I did say at the October Annual Meetings, quoting John Fitzgerald Kennedy, that the time to repair the roof is when the sun is shining. I will not venture there today. But it is clearly when the snow stops that here they clear the roads. The same analogy works. It is a perfect opportunity for the world leaders to repair their roofs. This year’s theme of the WEF annual meeting ‘Creating a shared future in a fractured world’ clearly demonstrates that. Let me outline three areas where the sharing has a meaning:

Shared Growth . We think that policymakers should use this moment to make the difficult structural and fiscal reforms that might not happen otherwise and that are too difficult in time of hardship. This means taking steps to boost long-term growth, paying down debt in places where it is too high, and in other places, investing back into the economy through infrastructure and effective social spending. Why is it shared? Because sharing begins by mending your own turf.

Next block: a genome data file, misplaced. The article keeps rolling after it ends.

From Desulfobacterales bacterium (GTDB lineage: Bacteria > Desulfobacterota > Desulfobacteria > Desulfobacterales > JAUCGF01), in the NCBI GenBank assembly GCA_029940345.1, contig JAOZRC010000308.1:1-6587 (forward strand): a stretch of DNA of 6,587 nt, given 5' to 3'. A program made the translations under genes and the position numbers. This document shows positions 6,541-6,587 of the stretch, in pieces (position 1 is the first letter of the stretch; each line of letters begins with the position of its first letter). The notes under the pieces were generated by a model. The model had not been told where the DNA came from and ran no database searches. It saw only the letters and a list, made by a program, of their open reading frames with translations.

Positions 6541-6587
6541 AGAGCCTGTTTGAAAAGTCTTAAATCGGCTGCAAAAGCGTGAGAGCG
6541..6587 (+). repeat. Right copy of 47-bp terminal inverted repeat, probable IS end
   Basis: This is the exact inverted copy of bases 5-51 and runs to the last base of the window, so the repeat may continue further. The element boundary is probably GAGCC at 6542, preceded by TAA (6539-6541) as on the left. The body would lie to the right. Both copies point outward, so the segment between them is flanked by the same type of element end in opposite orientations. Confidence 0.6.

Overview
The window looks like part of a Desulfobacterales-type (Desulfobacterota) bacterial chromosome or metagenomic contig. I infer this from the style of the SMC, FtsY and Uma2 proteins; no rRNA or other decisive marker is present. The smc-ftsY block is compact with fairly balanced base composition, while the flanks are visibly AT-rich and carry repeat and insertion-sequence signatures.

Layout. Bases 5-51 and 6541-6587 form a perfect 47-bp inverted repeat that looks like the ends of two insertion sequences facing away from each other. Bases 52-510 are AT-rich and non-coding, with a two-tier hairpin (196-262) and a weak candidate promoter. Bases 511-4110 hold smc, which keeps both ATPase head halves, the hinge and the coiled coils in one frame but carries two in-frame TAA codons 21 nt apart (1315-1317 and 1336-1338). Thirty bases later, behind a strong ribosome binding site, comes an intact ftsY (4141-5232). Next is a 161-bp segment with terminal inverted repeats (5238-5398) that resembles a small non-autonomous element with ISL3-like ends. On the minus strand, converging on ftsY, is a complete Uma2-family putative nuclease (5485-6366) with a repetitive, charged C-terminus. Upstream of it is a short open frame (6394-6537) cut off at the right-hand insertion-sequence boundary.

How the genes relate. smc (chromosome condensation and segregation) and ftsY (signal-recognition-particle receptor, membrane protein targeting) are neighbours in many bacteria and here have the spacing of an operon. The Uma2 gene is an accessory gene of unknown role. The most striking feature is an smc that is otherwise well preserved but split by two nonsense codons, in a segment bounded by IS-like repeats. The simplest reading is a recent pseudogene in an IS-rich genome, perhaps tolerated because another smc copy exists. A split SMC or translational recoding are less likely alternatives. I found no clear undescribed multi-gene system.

Shared Opportunity. Growth in our views needs to be more inclusive, not only across countries – which has occurred over the last few decades -- but also within them. Some areas of focus in our view require training for workers displaced or at risk of being displaced by technology and globalization. We need those new opportunities for workers at risk, for young people, and for women as well, and them being included safely in the workplace.

Shared Global Responsibility. We need robust international cooperation if we are going to tackle shared problems – including fighting corruption, improving the international trading system, tackling tax evasion, addressing climate change issues, and on and on.

While we should certainly appreciate this season and the good news, we should focus on the measure that are needed today for long lasting solutions in order to have that better-shared future.

With that, I am very honored to turn the floor to Maury who will present the Update. I will sit attentively to what he has to say and then I will disappear.

MR. OBSTFELD: Thank you Managing Director, the honor is hours to have you introduce the Update, which is very exceptional. My remarks will echo a number of things that the Managing Director just said.